Degree Name

PHD, Doctor of Philosophy

Degree Type

Dissertation - Open Access

Department

Department of Finance

Advisor

Committee Chair - John Fenstermaker

Outside Committee Member - Maxine D. Jones

Committee Member - Darryl Dickson-Carr

Committee Member - Barry Faulk

Committee Member - William T. Lhamon

Date

Summer 6-4-2009

Abstract

As scholars have conceptualized American Literature, three prominent literary movements or groups of writers were active in the 1920s and 1930s: the Harlem or Black Renaissance; the Lost Generation or Expatriates; the Southern Renaissance. From each group came a writer whose words forever altered the language and construction of American Literature--Jean Toomer, Ernest Hemingway, and William Faulkner, respectively. Concurrently, in the 1920s and 1930s America experienced significant racial turmoil. African American soldiers returning from World War I demanded equal rights with white soldiers; economic hardship exacerbated racism in the workplace; the South and border states firmly established Jim Crow laws. Bloodshed in race riots in twenty-six cities caused the summer of 1919 to be known as the “Red Summer.” In 1922, the House of Representatives passed the Dyer Anti-Lynching Bill. Though the Bill failed in the Senate, lynching became a point of public concern in the 1920s, and its frequency diminished. World War I, which challenged national and personal identities, produced a peace treaty that increased hostile feelings between nations. Both World War I and the subsequent peace challenged white Americans’ understanding of the solidarity of race, the relationship between ethnic groups, and the international effectiveness of racial privilege. Toomer, Hemingway, and Faulkner, then, came of age in a consciously racist America and though their individual experiences with race and racism varied greatly, their writings all demonstrate a heightened awareness of blackness, whiteness, and white privilege. Examining their early work together, we see developing a challenge to whiteness and white privilege in America. This early work establishes social construction of race as one of the institutions challenged by American Modernism.

This study focuses on Toomer’s Cane (1923), Hemingway’s In Our Time (1925), and Faulkner’s These 13 (1931). Each is a short-story cycle and involves a dynamism not developed in short-story collections; each shows new choices with language and construction, indicating its seminal role in American Modernism; each includes stories addressing the place of whiteness in social construction. Each writer challenges the accepted understanding of whiteness as well as its role in society. Cane demonstrates the negative effects of whiteness and white privilege on both African Americans and European Americans. In Our Time shows whiteness falling short when challenged by Native Americans, African Americans, and women. These 13 suggests whiteness and white privilege have corrupted the very foundation of democracy and capitalism in the United States.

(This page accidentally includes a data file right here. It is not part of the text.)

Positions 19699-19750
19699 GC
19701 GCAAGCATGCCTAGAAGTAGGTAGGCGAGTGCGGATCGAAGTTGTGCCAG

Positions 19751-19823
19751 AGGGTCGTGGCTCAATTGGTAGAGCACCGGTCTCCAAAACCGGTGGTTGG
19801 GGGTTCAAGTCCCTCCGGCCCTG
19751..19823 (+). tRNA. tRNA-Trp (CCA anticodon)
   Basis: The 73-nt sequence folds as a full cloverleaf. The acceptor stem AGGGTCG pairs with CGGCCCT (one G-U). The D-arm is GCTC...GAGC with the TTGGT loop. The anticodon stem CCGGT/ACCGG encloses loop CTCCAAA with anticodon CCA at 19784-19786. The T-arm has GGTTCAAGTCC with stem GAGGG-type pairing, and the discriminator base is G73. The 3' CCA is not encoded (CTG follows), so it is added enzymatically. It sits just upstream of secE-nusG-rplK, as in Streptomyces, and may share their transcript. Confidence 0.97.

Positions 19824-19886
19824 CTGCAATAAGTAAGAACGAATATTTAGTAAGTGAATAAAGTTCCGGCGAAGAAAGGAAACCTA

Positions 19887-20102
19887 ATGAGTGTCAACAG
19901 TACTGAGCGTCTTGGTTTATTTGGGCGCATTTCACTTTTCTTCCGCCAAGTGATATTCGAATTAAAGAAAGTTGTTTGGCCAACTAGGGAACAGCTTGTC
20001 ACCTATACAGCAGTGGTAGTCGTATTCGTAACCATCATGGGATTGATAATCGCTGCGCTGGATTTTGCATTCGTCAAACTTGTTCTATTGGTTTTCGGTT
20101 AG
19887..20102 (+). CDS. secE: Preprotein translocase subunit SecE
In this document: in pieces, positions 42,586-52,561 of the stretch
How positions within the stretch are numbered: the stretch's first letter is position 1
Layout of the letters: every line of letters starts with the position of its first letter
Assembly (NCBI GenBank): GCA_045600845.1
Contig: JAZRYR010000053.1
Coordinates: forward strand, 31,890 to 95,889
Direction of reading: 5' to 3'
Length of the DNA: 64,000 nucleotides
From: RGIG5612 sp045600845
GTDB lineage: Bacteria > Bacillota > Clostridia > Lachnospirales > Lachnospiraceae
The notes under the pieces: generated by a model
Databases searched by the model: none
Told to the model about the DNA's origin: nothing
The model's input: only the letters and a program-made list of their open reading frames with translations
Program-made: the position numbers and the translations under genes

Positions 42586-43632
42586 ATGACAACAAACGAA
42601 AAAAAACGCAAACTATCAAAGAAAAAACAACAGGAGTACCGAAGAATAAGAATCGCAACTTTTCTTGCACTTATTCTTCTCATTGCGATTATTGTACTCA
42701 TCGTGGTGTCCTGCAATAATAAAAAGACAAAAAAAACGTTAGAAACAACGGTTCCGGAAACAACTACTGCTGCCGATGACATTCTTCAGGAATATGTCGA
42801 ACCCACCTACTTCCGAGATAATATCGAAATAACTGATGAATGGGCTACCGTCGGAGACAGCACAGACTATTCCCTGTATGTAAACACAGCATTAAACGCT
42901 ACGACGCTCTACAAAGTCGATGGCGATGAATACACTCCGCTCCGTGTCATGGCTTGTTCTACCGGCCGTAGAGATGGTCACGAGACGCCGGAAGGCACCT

Reading these texts with attention to the social constructions of race and privilege resituates broadly ideas such as Hemingway’s Code. Asserting that courage and honor reside completely in an individual’s choice of value and personal behavior, Hemingway’s Code removes the need for society to define blackness and whiteness against each other, eliminating privilege. One cannot claim from these texts that America embraced Hemingway’s Code or that a nation can survive such individualism, but the potential for social reconstruction is there. Conversely, Faulkner shows the individual subsumed by cultural controls in the South, making identification with race and region more important than the crafting of an independent self. Contradicting the American value of independence, Faulkner’s portrayal of race also argues for its diminishment. Faulkner’s sense that time is not linear - that the past, present, and future interact and can ultimately be expressed in one sentence - makes each construction of blackness and whiteness relevant. Toomer’s belief that America must move away from race as a construct and embrace one hybrid “American Race” likewise eliminates the need for racial construction, comparison, and privilege. Though none of these writers has historically been considered a political activist, the words of these early compositions suggest a citizen’s interest in improving the nation. Race, and its pursuant definitions of blackness, whiteness, and privilege, becomes central, then, to both American Modernism and American Democracy.

Availability

Open Access

Comments

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